Willie Quinn, Bolt Biotherapeutics CEO

When it launched in 2015, Bolt Biotherapeutics (BOLT) took a name intended to suggest dramatic effectiveness for its cancer treatments. But this past week, the name reflected convulsions ranging from clinical, as in shelving its lead candidate and pivoting its pipeline; to commercial, as in halving its workforce and upending its top management.

The developments jolted investors enough to send Bolt shares nosediving 37% Wednesday, from $1.32 to 83 cents—a new 52-week low for the stock, surpassing the 84 cents achieved on December 1, 2023. At deadline, five analysts downgraded their firms’ ratings of Bolt shares, while two slashed their 52-week price targets for the stock.

Bolt has halted development of trastuzumab imbotolimod (BDC-1001), after concluding in a strategic review that the program would not meet its pre-defined success criteria—namely an overall response rate (ORR) efficacy threshold of at least 30%.

Trastuzumab imbotolimod came close to that with a 29% ORR, according to data from a Phase I trial (NCT04278144) presented last October at the European Society for Medical Oncology (ESMO) Congress, held in Madrid. That ORR consisted of one complete response to treatment with trastuzumab imbotolimod, plus three partial responses at the recommended Phase II dose. In its Phase II trial (NCT05954143), Bolt has disclosed a fixed non-weight-based 840-mg intravenous (IV) loading dose, followed by a 420-mg IV maintenance dose every three weeks.

As a Boltbody™ Immune-Stimulating Antibody Conjugate (ISAC), trastuzumab imbotolimod had been designed to be delivered systemically but act locally in the tumor microenvironment by triggering a localized anti-tumor immune cascade.

Trastuzumab imbotolimod had been evaluated in a pair of trials. In a Phase I/II study (NCT04278144), the drug was given to patients both as monotherapy and in combination with Bristol-Myers Squibb’s cancer immunotherapy blockbuster drug Opdivo® (nivolumab) in HER2-positive solid tumors plus breast, colorectal, endometrial, and gastroesophageal cancers. And in a Phase II trial, (NCT05954143), trastuzumab imbotolimod was studied with and without Roche’s Perjeta® (pertuzumab) in metastatic as well as HER2-positive breast cancers.

Now, Bolt will refocus its pipeline on developing:

  • BDC-3042, a Phase I, first-in-class Dectin-2 agonist antibody agonist antibody designed to repolarize tumor-associated macrophages (TAMs) to attack tumor cells, and
  • BDC- 4182, a newly-disclosed next-generation Boltbody™ ISAC candidate , designed to target the clinically validated cancer antigen Claudin 18.2.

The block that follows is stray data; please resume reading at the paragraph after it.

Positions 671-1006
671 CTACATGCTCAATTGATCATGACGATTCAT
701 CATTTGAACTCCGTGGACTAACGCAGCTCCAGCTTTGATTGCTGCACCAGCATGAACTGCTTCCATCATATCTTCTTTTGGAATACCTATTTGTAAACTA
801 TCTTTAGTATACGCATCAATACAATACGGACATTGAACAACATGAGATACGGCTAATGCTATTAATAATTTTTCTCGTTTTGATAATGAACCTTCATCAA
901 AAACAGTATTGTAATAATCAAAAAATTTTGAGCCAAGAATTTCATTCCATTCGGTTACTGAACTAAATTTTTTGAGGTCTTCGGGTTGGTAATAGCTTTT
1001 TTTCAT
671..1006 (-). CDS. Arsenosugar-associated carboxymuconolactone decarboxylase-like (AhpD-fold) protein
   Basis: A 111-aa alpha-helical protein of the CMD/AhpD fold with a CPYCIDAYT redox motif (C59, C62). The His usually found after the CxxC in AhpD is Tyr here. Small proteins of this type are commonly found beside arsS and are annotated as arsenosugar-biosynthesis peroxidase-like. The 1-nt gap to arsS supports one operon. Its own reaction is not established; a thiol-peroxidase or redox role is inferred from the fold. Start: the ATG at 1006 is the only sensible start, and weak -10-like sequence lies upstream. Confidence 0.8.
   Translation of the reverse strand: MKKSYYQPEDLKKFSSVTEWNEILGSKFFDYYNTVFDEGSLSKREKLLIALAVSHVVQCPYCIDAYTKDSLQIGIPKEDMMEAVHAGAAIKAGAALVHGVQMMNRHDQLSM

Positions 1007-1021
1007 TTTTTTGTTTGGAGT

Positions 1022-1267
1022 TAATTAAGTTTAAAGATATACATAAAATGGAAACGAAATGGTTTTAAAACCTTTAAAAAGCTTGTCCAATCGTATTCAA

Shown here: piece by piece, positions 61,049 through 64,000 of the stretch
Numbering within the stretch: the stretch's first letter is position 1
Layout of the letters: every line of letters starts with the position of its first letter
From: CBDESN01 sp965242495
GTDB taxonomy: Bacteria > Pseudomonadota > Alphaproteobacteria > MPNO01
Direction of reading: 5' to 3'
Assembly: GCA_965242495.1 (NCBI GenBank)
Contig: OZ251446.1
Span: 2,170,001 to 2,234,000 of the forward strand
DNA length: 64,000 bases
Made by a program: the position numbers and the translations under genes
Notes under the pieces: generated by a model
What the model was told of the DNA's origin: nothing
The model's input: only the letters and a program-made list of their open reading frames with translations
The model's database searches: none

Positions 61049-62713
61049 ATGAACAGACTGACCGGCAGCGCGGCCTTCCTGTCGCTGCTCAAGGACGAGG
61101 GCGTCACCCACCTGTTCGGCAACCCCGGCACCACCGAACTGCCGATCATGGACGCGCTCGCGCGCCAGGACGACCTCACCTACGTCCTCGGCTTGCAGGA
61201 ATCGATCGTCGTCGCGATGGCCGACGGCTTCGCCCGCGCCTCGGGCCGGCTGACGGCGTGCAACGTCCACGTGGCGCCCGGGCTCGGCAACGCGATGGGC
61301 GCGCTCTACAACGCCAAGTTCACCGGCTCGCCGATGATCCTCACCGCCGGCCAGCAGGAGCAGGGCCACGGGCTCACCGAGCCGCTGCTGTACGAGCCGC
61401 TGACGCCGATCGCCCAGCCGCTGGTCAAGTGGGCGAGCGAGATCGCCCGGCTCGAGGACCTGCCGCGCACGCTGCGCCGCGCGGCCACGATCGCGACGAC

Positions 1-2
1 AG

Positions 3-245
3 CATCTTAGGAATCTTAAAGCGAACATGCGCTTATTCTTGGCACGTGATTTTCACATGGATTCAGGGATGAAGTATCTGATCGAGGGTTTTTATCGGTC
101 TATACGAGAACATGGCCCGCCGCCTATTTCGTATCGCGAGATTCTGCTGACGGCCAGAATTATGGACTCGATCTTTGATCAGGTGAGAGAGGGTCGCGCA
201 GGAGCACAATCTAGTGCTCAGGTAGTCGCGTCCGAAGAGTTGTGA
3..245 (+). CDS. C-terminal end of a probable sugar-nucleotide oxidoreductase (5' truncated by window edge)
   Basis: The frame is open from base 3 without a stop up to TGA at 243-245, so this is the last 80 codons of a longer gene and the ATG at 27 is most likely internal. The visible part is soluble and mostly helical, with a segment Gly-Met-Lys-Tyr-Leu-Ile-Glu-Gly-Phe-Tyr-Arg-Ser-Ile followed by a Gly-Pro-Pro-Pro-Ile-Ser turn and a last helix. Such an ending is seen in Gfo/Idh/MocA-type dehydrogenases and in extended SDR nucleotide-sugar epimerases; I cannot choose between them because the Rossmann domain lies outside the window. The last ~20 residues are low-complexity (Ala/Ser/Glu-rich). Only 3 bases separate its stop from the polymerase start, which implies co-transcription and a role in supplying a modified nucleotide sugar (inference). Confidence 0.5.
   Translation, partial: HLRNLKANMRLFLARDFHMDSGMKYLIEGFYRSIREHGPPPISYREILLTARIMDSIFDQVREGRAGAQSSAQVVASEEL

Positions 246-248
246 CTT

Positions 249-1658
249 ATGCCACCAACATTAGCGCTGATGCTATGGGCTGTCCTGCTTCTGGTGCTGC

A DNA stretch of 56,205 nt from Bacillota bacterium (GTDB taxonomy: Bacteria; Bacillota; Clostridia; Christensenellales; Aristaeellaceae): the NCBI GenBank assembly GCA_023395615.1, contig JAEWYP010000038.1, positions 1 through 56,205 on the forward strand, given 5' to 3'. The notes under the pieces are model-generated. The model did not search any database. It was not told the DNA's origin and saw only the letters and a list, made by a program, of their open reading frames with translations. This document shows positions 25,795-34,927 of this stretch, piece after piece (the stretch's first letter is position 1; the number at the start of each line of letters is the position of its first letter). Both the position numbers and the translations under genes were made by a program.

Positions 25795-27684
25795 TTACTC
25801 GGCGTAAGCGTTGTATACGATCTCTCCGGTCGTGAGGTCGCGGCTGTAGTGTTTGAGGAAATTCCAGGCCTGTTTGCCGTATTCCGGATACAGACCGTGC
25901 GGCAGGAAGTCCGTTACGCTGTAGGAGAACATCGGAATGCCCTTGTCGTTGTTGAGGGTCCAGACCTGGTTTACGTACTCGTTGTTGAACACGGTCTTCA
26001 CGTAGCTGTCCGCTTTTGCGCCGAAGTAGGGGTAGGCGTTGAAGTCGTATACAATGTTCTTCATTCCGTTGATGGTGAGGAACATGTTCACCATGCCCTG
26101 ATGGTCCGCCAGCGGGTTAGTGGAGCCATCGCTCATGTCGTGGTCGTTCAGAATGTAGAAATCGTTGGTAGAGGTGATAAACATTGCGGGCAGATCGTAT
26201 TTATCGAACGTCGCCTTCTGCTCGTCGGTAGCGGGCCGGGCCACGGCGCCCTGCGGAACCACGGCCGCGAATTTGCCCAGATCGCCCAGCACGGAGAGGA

“Significant” value

“We believe focusing on these programs will deliver significant value to shareholders,” Bolt’ new CEO Willie Quinn said in a statement. “We believe that BDC-3042, a first-in-class agonist antibody that reawakens myeloid cells to attack tumor cells, has broad potential across many tumor types. We’ve seen encouraging safety to date in our Phase 1 dose escalation study of BDC-3042 and are excited about the very strong preclinical data for BDC-4182.”

Bolt has also shrunk its workforce by eliminating half its workforce—approximately 50 people—and, according to its Form 10-Q for the first quarter, agreeing to incur between approximately $3 million to $4 million in related pre-tax charges, primarily consisting of severance payments, employee benefits, and related costs.

But the savings, Bolt added without quantifying, will extend the company’s cash runway from late 2025 into the second half of 2026, long enough to fund the completion of the BDC-3042 Phase I trial as well as gathering of clinical data for BDC-4182. Bolt finished Q1 with a cash balance of $112.8 million, down from $128.6 million at the end of $2023.

The company also overhauled its executive suite, sweeping away into advisory roles both CEO Randall Schatzman, PhD, and chief medical officer Edith Perez, MD. Quinn was promoted from chief financial officer to CEO, succeeding Schwartzman, while four senior executives have also been promoted:

  • Michael Alonso, PhD, scientific co-founder of the company, from vice president of immunology & pharmacology to senior vice president, research.
  • Dawn Colburn, PharmD, from vice president to senior vice president of clinical development, where she will oversee all clinical activities.
  • Sarah Nemec, from vice president of finance to principal accounting officer.
  • Grant Yonehiro, from chief business Officer to chief operating officer.